Despite “solid momentum” and “a significant decrease of its adjusted operating loss” in Q4, Air Transat’s parent company Transat AT ended FY22 with a deeper net loss compared to the previous year. The Canadian group reported a loss of C$-445.3 million for the financial year that ended on October 31. Air Transat reduces losses and expects 2023.
At a first glance, Transat’s numbers look promising. Full-year revenues were up to C$1.642 billion from just C$124.818 in Covid-year FY21 but could have been much higher if there hadn’t been mass cancelations in the 2021-2022 winter period following the emergence of the Omicron variant. This resulted in new travel restrictions across Canada just before the Christmas peak. Air Transat recovered to 87 percent capacity during the summer, but its network was still at a reduced level.
Transat’s full-year operating loss was C$-303.4 million compared to C$-401.2 million last year. The Adjusted operating loss looks even better at C$-156.8 million versus C$-213.9 million. But the net loss attributable to shareholders was worse than in FY21: C$-445.3 million compared to C$-389.6 million. Then again, the Adjusted net loss faired better at C$-403.7 million versus C$-446.4 million. Apart from the usual items such as high fuel costs, the group suffered from a C$92.2 million foreign exchange loss.
Not all was bad for Air Transat, as the recovery that set in during Q3 accelerated in Q4, with sun destinations and those in Europe remaining very popular. The airline operated at 91 percent capacity, driving Q4 revenues up to C$573.1 million (FY21: C$62.8 million). The operating loss was C$-48.8 million (C$-118.3 million), the Adjusted operating loss was C$-11.5 million (C$-58.4 million), and the net loss attributable to shareholders C$-126.2 million (C$-121.3 million). The group burnt C$23.4 million per month in cash in Q4 or C$18.8 million per month for the full year.
In Q4, fuel prices were up 61 percent year on year, while the Canadian dollar lost six percent on the US dollar which cost Transat C$64.4 million. On the flip side, higher demand resulted in increased airfares, “which is helping us to deal with higher costs”, said President and CEO Annick Guérard in the earnings release.
Transat had C$422.5 in unrestricted liquidity at its disposal by the end of October, including C$100 million in undrawn credit facilities. Net debt is C$1.6 billion. The group is in discussions with banks and investors about improving its working capital and is trying to negotiate cheaper contracts with suppliers. As part of its strategic plan, Air Transat wants to optimize its operations by improving aircraft utilization and reducing fixed costs. It secured a five-year agreement with the International Association of Mechanists and Aerospace Workers, with a three-year agreement in place until May 2025 with pilot union ALPA.
In its outlook for 2023, Transat says it expects Air Transat to operate at 97 percent capacity this winter and at 90 percent on average for the full year compared to 2019 levels, so around its Q4 levels. Thanks to strong bookings, yields/unit revenues will be around fifteen percent up this winter season from 2019: “The combination of demand and higher prices will allow the Corporation to deal with higher costs.” The summer season will see 275 weekly flights to more than forty destinations, with a focus on Europe but increasing the offering to Central America and the US, notably to Florida and California.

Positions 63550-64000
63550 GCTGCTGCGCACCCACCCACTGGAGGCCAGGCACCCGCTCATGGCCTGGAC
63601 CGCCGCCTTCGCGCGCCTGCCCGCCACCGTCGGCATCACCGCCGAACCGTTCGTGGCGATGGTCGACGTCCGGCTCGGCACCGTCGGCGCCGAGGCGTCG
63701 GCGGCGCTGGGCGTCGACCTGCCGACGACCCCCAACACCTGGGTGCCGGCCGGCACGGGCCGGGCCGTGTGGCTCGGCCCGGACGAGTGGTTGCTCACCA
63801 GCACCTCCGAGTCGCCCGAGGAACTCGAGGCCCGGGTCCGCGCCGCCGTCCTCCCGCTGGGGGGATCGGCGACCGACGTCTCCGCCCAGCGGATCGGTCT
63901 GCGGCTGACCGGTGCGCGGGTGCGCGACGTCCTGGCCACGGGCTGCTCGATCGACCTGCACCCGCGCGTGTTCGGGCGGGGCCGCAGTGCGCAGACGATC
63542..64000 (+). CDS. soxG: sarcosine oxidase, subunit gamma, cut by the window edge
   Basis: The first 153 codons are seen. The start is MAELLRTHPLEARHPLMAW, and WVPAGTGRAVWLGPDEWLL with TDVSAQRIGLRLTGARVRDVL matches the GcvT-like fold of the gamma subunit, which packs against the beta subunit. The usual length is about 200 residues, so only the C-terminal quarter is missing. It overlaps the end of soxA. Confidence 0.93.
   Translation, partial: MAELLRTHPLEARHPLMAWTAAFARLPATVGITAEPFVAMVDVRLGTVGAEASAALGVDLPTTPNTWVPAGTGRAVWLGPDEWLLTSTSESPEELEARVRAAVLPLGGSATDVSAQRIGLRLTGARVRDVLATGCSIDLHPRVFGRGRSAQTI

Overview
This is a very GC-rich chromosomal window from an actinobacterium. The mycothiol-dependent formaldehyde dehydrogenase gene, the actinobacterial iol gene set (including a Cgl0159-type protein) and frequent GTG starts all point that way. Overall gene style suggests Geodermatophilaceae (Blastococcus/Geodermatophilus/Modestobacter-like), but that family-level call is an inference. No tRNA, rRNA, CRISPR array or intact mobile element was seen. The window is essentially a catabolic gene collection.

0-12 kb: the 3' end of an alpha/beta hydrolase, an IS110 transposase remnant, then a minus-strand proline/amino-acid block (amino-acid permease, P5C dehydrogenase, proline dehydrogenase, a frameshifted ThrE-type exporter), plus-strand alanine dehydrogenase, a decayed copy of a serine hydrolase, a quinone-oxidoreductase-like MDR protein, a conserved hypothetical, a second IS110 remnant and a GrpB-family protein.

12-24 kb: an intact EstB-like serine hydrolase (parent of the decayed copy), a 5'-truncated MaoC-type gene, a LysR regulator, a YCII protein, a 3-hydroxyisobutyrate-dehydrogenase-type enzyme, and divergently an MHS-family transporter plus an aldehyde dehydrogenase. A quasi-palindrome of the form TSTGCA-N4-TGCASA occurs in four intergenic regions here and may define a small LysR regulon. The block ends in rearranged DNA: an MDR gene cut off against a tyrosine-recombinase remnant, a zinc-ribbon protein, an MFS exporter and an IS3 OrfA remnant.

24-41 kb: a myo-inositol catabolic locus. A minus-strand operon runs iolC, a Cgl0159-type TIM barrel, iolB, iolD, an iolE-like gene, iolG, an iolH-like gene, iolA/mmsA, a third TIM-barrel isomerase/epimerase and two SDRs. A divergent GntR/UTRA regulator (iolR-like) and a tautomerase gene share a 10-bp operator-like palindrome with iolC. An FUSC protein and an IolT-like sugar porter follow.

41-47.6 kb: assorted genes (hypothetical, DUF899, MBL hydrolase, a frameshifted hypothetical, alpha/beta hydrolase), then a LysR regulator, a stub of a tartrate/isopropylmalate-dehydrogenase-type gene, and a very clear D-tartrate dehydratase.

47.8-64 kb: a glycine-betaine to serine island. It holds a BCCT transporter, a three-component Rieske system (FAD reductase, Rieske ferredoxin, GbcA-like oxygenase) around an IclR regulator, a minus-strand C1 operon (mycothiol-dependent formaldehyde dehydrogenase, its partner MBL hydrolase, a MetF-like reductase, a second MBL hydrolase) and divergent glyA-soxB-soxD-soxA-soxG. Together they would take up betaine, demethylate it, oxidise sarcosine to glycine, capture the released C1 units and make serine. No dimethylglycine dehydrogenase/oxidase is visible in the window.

The network also includes 27 domestic flights per week, of which ten between its main base Montreal and Toronto. In October, Air Transat announced a codeshare agreement with fellow-Canadian airline Porter to and from Halifax, Toronto City, and Montreal. The agreement is complimentary to the one with WestJet that was announced in May and connect Air Transat’s transatlantic network with WestJet’s domestic and US network. Taking fuel costs, exchange rates, and a short recession into account, Transat expects the operating income margin to be between four and six percent.
As part of its strategy to streamline and renew the fleet, Air Transat ordered two more Airbus A321LR in November for delivery in 2024. It didn’t reveal if these aircraft will be leased or are on direct order with Airbus, but they don’t show in the airframers O&D list for November.
Air Transat said in September that it had sourced three A321XLRs from Air Lease Corporation (ALC) for delivery in 2025 and 2026, with an option on one more. The current A321neo-fleet includes twelve aircraft, with another eleven on order. When delivered, Air Transat will have nineteen A321LRs and four XLRs, plus seven A321ceo’s and twelve A330s than can be operated by the same pilots under a mixed fleet agreement with Transport Canada. Eight A330s and five Boeing 737-800s will be returned to lessors.
Active as a journalist since 1987, with a background in newspapers, magazines, and a regional news station, Richard has been covering commercial aviation on a freelance basis since late 2016.
Richard is contributing to AirInsight since December 2018. He also writes for Airliner World, Aviation News, Piloot & Vliegtuig, and Luchtvaartnieuws Magazine. Twitter: @rschuur_aero.